The hero of BRUKA comes in the form of stone-faced Alex Lung Ji-Fei, star of DRAGON'S NEVER DIE (1974) and a handful of other Pascual movies in what amounted to a short, two-year film career. He looks good in the action scenes but nothing about him stands out from the countless other fist and kick performers of the day. Incidentally, BRUKA was Lung's last movie.

As Hon Ping, destitute and penniless with a starving mother and sister he's trying to care for, Hon is eventually offered a job to rescue a rich man's daughter and gets a bit more than he bargained for. Accepting on little more than a handshake, Hon ends up battling it out with stuntmen in monster suits; including a guy in a homemade bat costume and a walking tree that makes the schlock monsters in FROM HELL IT CAME (1957) and THE CREEPING TERROR (1964) look Stan Winston worthy.

Whereas DEVIL WOMAN was more of a kung fu flick, BRUKA has a sense of adventure about it; impoverished, with very little variance in settings, but an air of adventure just the same. Hon Ping must undertake a quest to find an old master who has the only weapon powerful enough to stop Bruka, Manda, and their army of cheapjack monsters. It's not a sword or another type of bladed implement, but an old dirty rope the elder was using to hold up his pants! But this isn't any ordinary string; this one--with the help of some expert editing--can be turned into a pole that virtually kills the monsters by simply touching it. This brings us to the fighting sequences...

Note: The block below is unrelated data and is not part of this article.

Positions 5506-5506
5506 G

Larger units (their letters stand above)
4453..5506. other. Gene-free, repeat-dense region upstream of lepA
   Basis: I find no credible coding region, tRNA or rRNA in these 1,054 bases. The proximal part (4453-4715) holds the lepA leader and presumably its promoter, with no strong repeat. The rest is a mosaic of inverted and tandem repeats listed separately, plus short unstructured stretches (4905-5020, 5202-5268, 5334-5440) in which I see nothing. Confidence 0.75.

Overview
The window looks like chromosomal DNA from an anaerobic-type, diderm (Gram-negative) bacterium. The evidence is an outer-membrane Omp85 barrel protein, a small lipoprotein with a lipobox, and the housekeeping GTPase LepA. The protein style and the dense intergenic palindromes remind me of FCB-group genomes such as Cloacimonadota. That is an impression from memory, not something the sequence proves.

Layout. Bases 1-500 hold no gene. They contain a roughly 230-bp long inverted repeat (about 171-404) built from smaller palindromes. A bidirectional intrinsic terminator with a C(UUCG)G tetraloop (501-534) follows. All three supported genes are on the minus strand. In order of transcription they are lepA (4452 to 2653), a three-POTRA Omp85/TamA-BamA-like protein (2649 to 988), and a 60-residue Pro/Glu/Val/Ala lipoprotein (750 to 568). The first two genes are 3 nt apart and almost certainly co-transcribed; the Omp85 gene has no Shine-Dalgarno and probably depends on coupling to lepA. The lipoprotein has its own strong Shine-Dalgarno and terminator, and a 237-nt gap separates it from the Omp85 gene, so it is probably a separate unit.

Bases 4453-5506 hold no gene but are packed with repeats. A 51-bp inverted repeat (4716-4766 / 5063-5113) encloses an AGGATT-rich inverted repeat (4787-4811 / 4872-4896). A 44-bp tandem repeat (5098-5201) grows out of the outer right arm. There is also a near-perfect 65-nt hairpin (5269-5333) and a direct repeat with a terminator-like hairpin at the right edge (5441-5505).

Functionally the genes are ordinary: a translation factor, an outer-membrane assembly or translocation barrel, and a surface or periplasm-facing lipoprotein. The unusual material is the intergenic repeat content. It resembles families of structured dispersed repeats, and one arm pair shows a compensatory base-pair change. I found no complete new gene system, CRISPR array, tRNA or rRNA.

The action choreo is less brutal than before, but handled by the same trio--Brandy Yuen, Corey Yuen, and Yuen Bun. The bulk of the fights are with fantasy characters so it's difficult to take anything seriously when a demonic tree is walking mere feet behind our hero and he doesn't seem to notice; it's like something out of a cartoon. During the last 40 freakshow minutes, the fighting is virtually non-stop. Mediocre at best, it's a step backward from the plain fist and kick combos of DEVIL WOMAN. The use of wirework is poorly rendered--even worse than late 60s pictures--long before the use of harnesses was perfected in mid 80s HK action pictures.

The action being less than stellar, it doesn't afford Alex Lung Ji-Fei many opportunities to showcase his only selling point. He should be given credit, though, for a scene near the end when he grapples with dozens of snakes (including some BIG ones) wrapping all around his body. It's perplexing why there's no actual choreo between Rosemarie Gil and Alex Lung; no double standing in for her or anything. Her exit from the picture is even more lazily constructed than DEVIL WOMAN. The Bruka battle is hilarious for the length of time it lasts, but could've done with a bit more creativity since the rest of the movie wasn't lacking it.